'Dear Union:' A Federal Artilleryman at Antietam - John Hennessy
                                Readers' Guide To Antietam - Thomas Clemens
                                Horrors of Bloody Lane - B. Keith Toney
                                Whay Did Burnside Cross the Bridge - Thomas Clemens
                                They Never Had a Chance (16th Conn Inf) - Lesley Gordon
                                Defeat or Victory? (South perspectives on Antietam) - Gary Gallagher
                                An Interview with John Howard (Superintendent of battlefield)
                                Preservation (SHAF's great efforts) - Robert Hodge

                                Tom Clemens' article notes that readers can anticipate (in future) Scott
                                Hartwig's multivolume study of the Maryland Campaign.

                                If you are desperate to find a copy, my local store has several on shelf. For
                                cost (4.99 + .30 tax) plus US postage, I get you a copy and send it off ASAP.

                                Tom Shay
                                rotbaron@...


                                [Non-text portions of this message have been removed]
                              • NJ Rebel
                                James; I believe your post was to me; my nickname can be seen below. As to Perryville, yes, it was equally an important battle in the Western theater at almost
                                Message 15 of 25 , Aug 25, 2002
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                                  James;

                                  I believe your post was to me; my nickname can be seen below.

                                  As to Perryville, yes, it was equally an important battle in the
                                  Western theater at almost the same time as Confederate forces
                                  were attempting to carve out a Confederate Southwest (Arizona,
                                  New Mexico and Southern California areas).

                                  1862 between August and October was the true High Tide of the
                                  Confederacy!

                                  As to the British Government, etc. had Lee won at Antietam,
                                  Lincoln would have been unable to issue the EP and the British
                                  Government might have been able to use its not inconsiderable
                                  influence to arrange a negotiated peace. (Which is what the
                                  Confederacy really wanted after all!)

                                  Your humble servant,
                                  Gerry Mayers
                                  Pvt., CS Signals,
                                  Longstreet's Corps

                                  A Proud American by Birth, Southern by Choice!

                                  "I know of no fitter resting-place for a soldier than the field
                                  on which he has nobly laid down his life." --General Robert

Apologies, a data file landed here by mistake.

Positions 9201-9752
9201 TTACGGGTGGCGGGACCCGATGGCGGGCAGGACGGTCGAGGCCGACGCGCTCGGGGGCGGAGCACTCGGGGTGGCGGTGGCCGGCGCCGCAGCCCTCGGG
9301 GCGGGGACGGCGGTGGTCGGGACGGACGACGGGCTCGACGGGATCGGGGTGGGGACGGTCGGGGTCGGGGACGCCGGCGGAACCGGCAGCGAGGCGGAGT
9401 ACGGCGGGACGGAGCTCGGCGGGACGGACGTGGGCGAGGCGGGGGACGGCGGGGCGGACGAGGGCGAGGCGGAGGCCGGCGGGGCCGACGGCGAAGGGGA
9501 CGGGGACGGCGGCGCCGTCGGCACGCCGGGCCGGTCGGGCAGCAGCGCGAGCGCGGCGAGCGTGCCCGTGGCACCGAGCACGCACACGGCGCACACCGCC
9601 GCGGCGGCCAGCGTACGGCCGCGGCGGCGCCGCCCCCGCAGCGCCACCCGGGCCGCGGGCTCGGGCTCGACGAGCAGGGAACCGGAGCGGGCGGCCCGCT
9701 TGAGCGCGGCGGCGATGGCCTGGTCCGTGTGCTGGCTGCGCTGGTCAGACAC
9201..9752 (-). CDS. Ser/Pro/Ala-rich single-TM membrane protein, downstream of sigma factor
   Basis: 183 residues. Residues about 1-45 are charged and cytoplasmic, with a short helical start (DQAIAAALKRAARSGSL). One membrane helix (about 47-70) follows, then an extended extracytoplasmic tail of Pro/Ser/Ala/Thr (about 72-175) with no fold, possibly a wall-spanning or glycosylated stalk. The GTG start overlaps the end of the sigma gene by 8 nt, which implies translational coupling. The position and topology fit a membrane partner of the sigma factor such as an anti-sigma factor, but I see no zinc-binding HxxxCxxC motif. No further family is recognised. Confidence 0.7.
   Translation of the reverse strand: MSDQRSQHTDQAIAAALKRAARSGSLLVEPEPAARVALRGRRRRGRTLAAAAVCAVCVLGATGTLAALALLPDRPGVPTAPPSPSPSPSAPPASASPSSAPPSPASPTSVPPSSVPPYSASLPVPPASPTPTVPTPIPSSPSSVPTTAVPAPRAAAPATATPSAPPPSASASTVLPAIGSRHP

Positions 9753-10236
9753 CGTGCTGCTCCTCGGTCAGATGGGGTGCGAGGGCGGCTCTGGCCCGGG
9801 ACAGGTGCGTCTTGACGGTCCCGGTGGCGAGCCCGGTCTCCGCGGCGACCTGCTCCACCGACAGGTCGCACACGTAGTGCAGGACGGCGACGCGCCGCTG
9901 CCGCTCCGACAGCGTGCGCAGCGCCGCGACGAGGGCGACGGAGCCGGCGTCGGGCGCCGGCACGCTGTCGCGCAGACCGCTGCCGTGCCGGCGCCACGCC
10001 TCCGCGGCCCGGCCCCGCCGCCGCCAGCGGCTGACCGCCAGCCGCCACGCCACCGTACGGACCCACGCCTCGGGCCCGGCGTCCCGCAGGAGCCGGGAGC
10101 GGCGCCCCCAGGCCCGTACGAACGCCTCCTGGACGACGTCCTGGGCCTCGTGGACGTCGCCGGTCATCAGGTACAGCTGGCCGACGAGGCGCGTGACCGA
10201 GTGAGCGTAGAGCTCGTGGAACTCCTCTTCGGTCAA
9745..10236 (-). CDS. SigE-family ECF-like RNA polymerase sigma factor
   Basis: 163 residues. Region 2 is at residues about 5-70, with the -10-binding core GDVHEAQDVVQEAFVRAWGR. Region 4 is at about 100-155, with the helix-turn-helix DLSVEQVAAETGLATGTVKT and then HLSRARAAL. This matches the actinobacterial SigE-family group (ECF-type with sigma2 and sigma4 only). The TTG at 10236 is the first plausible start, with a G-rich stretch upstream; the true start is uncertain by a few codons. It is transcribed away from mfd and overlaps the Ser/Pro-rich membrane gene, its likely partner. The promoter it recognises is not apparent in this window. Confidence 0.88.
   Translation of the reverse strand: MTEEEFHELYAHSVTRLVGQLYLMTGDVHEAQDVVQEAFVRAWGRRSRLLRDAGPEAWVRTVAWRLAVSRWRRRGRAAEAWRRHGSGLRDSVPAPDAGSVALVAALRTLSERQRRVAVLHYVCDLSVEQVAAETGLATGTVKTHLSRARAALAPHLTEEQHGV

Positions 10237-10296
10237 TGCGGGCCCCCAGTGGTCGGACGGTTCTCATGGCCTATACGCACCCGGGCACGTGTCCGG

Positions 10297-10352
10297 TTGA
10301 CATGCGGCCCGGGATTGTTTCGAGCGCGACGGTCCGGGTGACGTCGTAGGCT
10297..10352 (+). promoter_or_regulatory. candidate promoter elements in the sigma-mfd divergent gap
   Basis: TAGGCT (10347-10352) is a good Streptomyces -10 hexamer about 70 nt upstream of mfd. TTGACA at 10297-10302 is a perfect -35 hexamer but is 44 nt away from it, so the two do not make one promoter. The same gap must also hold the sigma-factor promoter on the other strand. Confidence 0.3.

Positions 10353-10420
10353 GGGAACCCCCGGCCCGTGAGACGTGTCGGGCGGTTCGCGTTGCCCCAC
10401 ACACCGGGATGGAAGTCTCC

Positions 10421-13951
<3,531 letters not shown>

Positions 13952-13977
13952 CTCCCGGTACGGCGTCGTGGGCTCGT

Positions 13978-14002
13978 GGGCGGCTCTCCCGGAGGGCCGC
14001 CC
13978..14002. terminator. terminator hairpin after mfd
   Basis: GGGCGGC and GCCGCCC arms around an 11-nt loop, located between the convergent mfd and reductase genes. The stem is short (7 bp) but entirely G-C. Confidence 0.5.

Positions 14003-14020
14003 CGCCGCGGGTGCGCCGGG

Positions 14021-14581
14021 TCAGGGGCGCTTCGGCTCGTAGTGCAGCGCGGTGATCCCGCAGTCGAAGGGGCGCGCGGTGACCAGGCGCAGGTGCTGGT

Edward Lee

                                  ----- Original Message -----
                                  From: "james2044" <james2044@...>
                                  To: <TalkAntietam@yahoogroups.com>
                                  Sent: Friday, August 23, 2002 5:05 AM
                                  Subject: [TalkAntietam] Re: Antietam Magazine


                                  > Gary,
                                  >
                                  > Keeping Kentucky in the Union was IMHO "much". Perryville, is
                                  just
                                  > over looked as an important battle, as is most all of
                                  > the "Heartland". We see the East and Grant but little else.
                                  >
                                  > I don't know that a British goverment, comming in for the CSA,
                                  would
                                  > had lasted after the EP. Britian had taken the lead in
                                  stopping the
                                  > slave trade and that would have been a major change.
                                  >
                                  > James
                                  >
                                  >
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                                  >
                                • james2044
                                  Gerry, I agree if Lee had won , when he didn t and the EP was issued the British Goverment could/would not work for the CSA. James
                                  Message 16 of 25 , Aug 26, 2002
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                                    Gerry,
                                    I agree if "Lee had won", when he didn't and the EP was issued the
                                    British Goverment could/would not work for the CSA.

                                    James
                                  • Jeff Beckner (PWC Magazine)
                                    If you thought McClellan had problems, at least he never missed a battle sipping tea at his headquarters. Ahem....
                                    Message 17 of 25 , Aug 26, 2002
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                                      If you
                                      thought McClellan had problems, at least he never missed a battle
                                      sipping tea at his headquarters.


                                      Ahem....